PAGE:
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Saturday, September 9, 2023

Debating Renewables: the Clash of the Straw Men


(image Created by Dall-E)

There has to be some reason why we tend to polarize every issue and divide ourselves into two opposite fields engaged in a struggle of strawmen. And yet, we keep praising the "open debate" even though we know that it doesn't work, it never worked, and perhaps never will. 

Try it with renewable energy. You state that renewables are a good technology to produce energy, and you are immediately submerged by a tsunami of criticism from angry people who accuse you of wanting to destroy the planet and starve people to death in the impossible attempt to keep the economy growing. On the other side of the debate, some people really think that "sustainable development" is really nothing different from the good, old economic growth, except that it is painted in green.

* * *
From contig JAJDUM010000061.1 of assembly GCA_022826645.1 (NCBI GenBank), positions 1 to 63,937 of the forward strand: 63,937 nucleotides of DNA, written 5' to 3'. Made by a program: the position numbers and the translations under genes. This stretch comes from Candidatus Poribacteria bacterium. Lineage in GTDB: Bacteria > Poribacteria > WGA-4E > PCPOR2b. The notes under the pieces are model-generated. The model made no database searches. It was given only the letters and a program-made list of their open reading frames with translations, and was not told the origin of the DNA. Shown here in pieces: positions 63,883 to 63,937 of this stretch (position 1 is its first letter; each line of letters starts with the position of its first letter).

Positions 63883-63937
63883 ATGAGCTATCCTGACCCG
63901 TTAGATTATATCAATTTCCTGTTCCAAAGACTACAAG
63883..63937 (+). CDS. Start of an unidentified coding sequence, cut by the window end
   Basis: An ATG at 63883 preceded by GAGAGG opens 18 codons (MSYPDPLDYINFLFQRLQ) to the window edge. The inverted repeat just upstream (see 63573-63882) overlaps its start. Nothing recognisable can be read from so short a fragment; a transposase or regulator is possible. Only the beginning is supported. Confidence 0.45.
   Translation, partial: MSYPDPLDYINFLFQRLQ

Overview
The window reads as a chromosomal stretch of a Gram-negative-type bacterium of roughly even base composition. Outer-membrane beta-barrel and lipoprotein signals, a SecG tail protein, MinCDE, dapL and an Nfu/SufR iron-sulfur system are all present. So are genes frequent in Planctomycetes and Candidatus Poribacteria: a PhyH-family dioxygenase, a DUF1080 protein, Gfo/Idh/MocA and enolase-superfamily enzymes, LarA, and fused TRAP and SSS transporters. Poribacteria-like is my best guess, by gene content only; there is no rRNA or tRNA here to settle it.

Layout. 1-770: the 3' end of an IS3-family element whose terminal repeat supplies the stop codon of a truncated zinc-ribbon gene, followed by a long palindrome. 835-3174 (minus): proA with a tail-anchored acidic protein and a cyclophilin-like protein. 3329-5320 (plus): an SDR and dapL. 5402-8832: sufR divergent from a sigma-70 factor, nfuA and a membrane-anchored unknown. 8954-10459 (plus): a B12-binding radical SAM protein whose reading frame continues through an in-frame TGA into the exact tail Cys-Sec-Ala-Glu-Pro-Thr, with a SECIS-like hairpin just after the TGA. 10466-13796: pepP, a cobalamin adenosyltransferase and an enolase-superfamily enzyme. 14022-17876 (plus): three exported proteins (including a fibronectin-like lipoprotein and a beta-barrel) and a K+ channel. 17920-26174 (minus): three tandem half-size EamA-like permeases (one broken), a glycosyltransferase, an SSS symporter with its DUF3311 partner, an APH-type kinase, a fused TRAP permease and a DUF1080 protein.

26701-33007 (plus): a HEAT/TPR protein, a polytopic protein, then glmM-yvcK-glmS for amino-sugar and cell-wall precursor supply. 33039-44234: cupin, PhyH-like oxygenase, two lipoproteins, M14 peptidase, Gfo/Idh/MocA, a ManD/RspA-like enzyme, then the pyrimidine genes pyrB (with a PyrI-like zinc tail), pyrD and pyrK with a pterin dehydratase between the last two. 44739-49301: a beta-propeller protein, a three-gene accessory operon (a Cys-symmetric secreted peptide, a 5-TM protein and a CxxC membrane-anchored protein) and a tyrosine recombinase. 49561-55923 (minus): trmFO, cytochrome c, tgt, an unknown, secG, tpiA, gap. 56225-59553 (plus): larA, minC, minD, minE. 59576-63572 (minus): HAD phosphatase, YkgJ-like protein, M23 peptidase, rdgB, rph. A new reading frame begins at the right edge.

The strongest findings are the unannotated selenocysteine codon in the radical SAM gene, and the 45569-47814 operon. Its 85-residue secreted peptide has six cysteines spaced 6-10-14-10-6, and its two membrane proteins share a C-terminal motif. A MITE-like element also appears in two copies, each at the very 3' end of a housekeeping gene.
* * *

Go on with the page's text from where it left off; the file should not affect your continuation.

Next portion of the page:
Is it possible to strike a middle way? Marco Raugei, a scientist working on renewable energy, puts forward a plea for understanding each other in a recent paper published on "Biophysical Economics." With the prudence typical of the scientist, Raugei starts with, "There appears to be a growing polarization." My gosh! Marco, did you really say "there appears to be"???  But the paper makes a very simple point, unfortunately almost always obscured in the clash of the titanic strawmen. It is that it is perfectly possible to use renewable energy to replace fossil fuels, but the resulting world will not be the same as it is today. And this possibility doesn't free us from the constraints that a finite world poses on economic growth. So simple, and so impossible to understand!

Let me propose to you a few excerpts from Raugei's paper:  


By Marco Raugei, Biophysical economics, 8, Article number: 4 (2023)